What does maiden mean?

Definitions for maiden
ˈmeɪd nmaid·en

This dictionary definitions page includes all the possible meanings, example usage and translations of the word maiden.

Princeton's WordNet

  1. maid, maidennoun

    an unmarried girl (especially a virgin)

  2. maiden over, maidenadjective

    (cricket) an over in which no runs are scored

  3. inaugural, initiative, initiatory, first, maidenadjective

    serving to set in motion

    "the magazine's inaugural issue"; "the initiative phase in the negotiations"; "an initiatory step toward a treaty"; "his first (or maiden) speech in Congress"; "the liner's maiden voyage"


  1. maidennoun

    A girl or an unmarried young woman.

  2. maidennoun

    A female virgin.

    She's unmarried and still a maiden.

  3. maidennoun

    A man with no experience of sex, especially because of deliberate abstention.

  4. maidennoun

    A maidservant.

  5. maidennoun

    An unmarried woman, especially an older woman.

  6. maidennoun

    A race horse without any victory ('virgin record').

  7. maidennoun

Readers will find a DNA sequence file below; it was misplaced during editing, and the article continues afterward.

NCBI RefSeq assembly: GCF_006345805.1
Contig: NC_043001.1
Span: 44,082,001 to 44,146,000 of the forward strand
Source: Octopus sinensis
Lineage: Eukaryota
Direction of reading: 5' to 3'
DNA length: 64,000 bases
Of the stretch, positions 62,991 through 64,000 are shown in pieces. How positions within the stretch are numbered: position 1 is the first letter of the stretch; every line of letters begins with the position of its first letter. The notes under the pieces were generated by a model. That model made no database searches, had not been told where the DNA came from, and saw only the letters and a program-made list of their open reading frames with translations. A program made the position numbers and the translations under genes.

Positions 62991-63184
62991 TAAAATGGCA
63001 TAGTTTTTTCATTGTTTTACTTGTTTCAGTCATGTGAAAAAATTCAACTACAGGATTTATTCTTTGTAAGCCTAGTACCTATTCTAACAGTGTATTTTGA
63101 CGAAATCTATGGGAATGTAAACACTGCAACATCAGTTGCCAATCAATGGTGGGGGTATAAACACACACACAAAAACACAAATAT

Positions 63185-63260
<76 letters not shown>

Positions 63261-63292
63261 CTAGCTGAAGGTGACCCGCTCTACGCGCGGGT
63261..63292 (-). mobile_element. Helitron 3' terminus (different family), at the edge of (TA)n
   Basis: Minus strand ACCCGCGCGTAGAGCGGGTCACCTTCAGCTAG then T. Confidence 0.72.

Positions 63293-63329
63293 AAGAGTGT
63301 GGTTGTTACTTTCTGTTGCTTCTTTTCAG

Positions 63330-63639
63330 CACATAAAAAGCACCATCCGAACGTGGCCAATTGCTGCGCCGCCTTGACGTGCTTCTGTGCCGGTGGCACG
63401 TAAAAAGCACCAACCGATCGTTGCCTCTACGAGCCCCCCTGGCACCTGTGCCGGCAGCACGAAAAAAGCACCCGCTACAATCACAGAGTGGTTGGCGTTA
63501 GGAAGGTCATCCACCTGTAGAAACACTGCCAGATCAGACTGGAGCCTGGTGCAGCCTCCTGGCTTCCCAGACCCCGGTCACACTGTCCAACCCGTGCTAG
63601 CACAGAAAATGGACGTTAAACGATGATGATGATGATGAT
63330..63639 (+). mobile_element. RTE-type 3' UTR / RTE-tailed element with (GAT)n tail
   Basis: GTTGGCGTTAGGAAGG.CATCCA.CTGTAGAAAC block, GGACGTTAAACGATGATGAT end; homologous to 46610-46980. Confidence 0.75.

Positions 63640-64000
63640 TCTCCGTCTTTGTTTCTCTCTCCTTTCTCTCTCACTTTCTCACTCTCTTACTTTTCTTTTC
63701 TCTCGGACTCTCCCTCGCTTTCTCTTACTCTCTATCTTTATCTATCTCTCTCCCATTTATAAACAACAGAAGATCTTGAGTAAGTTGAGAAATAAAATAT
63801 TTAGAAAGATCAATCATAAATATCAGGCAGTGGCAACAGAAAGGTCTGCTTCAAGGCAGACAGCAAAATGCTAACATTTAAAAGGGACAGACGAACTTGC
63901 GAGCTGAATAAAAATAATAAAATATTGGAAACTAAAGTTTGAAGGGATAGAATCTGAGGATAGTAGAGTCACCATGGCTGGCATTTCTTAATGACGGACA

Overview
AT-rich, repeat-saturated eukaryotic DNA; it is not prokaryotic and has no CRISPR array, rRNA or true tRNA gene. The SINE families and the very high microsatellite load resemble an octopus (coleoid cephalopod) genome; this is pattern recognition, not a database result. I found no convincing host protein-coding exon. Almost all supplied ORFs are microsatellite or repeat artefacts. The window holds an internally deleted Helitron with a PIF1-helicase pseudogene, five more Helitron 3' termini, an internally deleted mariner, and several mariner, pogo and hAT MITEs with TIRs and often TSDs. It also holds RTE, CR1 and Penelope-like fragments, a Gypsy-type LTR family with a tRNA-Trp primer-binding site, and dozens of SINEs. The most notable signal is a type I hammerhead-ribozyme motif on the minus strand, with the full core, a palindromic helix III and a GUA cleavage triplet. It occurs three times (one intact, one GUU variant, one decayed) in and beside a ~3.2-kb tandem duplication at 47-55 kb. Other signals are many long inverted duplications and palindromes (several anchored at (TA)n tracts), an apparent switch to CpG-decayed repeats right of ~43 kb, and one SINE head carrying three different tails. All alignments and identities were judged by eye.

A Scottish counterpart of the guillotine.

  8. maidennoun

    A maiden over.

  9. maidenadjective


  10. maidenadjective

    (about a female, human or animal) without offspring

  11. maidenadjective

    like/ fitting a (young, unmarried) maiden

  12. maidenadjective

    describing a first occurrence or event

    The Titanic sank on its maiden voyage.

  13. maidenadjective

    describing an over in which no runs are scored

Samuel Johnson's Dictionary

  1. Maidenadjective

    Nor was there one of all the nymphs that rov’d
    O’er Mænalus, amid the maiden throng
    More favour’d once. Joseph Addison, Ovid’s Metamorph.

    He fleshed his maiden sword. William Shakespeare.

    When I am dead, strew me o’er
    With maiden flowers, that all the world may know
    I was a chaste wife to my grave. William Shakespeare, Henry VIII.

    By this maiden blossom in my hand
    I scorn thee and thy fashion. William Shakespeare, Henry VI.

  2. MAID, MAIDENnoun

    Etymology: mæden, mægden , Saxon, maegd, Dutch.

    Your wives, your daughters,
    Your matrons, and your maids, could not fill up